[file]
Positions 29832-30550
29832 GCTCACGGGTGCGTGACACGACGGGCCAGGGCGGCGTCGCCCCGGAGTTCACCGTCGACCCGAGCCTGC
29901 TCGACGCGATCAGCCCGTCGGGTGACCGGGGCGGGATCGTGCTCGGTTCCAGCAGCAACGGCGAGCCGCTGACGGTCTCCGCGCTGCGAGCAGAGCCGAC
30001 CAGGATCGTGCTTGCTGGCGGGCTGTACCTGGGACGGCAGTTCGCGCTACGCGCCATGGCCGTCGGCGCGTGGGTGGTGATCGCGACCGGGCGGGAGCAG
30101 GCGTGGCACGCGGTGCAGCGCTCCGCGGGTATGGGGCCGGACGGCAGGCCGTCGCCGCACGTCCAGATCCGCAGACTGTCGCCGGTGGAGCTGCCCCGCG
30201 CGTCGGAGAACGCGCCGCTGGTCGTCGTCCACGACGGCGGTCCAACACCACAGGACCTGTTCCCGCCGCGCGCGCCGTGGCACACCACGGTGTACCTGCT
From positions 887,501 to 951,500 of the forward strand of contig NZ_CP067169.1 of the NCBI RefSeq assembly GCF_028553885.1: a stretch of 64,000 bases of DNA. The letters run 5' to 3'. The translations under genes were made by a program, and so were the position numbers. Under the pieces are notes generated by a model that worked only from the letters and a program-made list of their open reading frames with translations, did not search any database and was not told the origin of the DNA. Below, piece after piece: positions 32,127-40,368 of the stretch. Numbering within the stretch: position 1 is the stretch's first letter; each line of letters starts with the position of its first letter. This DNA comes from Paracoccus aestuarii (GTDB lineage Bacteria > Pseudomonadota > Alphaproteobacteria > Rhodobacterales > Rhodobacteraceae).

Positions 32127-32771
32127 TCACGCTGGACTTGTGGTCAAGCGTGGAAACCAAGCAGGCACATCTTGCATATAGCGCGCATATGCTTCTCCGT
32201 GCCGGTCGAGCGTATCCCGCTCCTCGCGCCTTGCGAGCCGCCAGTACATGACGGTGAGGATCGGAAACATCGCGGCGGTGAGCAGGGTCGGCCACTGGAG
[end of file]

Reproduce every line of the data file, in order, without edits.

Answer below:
Positions 29832-30550
29832 GCTCACGGGTGCGTGACACGACGGGCCAGGGCGGCGTCGCCCCGGAGTTCACCGTCGACCCGAGCCTGC
29901 TCGACGCGATCAGCCCGTCGGGTGACCGGGGCGGGATCGTGCTCGGTTCCAGCAGCAACGGCGAGCCGCTGACGGTCTCCGCGCTGCGAGCAGAGCCGAC
30001 CAGGATCGTGCTTGCTGGCGGGCTGTACCTGGGACGGCAGTTCGCGCTACGCGCCATGGCCGTCGGCGCGTGGGTGGTGATCGCGACCGGGCGGGAGCAG
30101 GCGTGGCACGCGGTGCAGCGCTCCGCGGGTATGGGGCCGGACGGCAGGCCGTCGCCGCACGTCCAGATCCGCAGACTGTCGCCGGTGGAGCTGCCCCGCG
30201 CGTCGGAGAACGCGCCGCTGGTCGTCGTCCACGACGGCGGTCCAACACCACAGGACCTGTTCCCGCCGCGCGCGCCGTGGCACACCACGGTGTACCTGCT
From positions 887,501 to 951,500 of the forward strand of contig NZ_CP067169.1 of the NCBI RefSeq assembly GCF_028553885.1: a stretch of 64,000 bases of DNA. The letters run 5' to 3'. The translations under genes were made by a program, and so were the position numbers. Under the pieces are notes generated by a model that worked only from the letters and a program-made list of their open reading frames with translations, did not search any database and was not told the origin of the DNA. Below, piece after piece: positions 32,127-40,368 of the stretch. Numbering within the stretch: position 1 is the stretch's first letter; each line of letters starts with the position of its first letter. This DNA comes from Paracoccus aestuarii (GTDB lineage Bacteria > Pseudomonadota > Alphaproteobacteria > Rhodobacterales > Rhodobacteraceae).

Positions 32127-32771
32127 TCACGCTGGACTTGTGGTCAAGCGTGGAAACCAAGCAGGCACATCTTGCATATAGCGCGCATATGCTTCTCCGT
32201 GCCGGTCGAGCGTATCCCGCTCCTCGCGCCTTGCGAGCCGCCAGTACATGACGGTGAGGATCGGAAACATCGCGGCGGTGAGCAGGGTCGGCCACTGGAG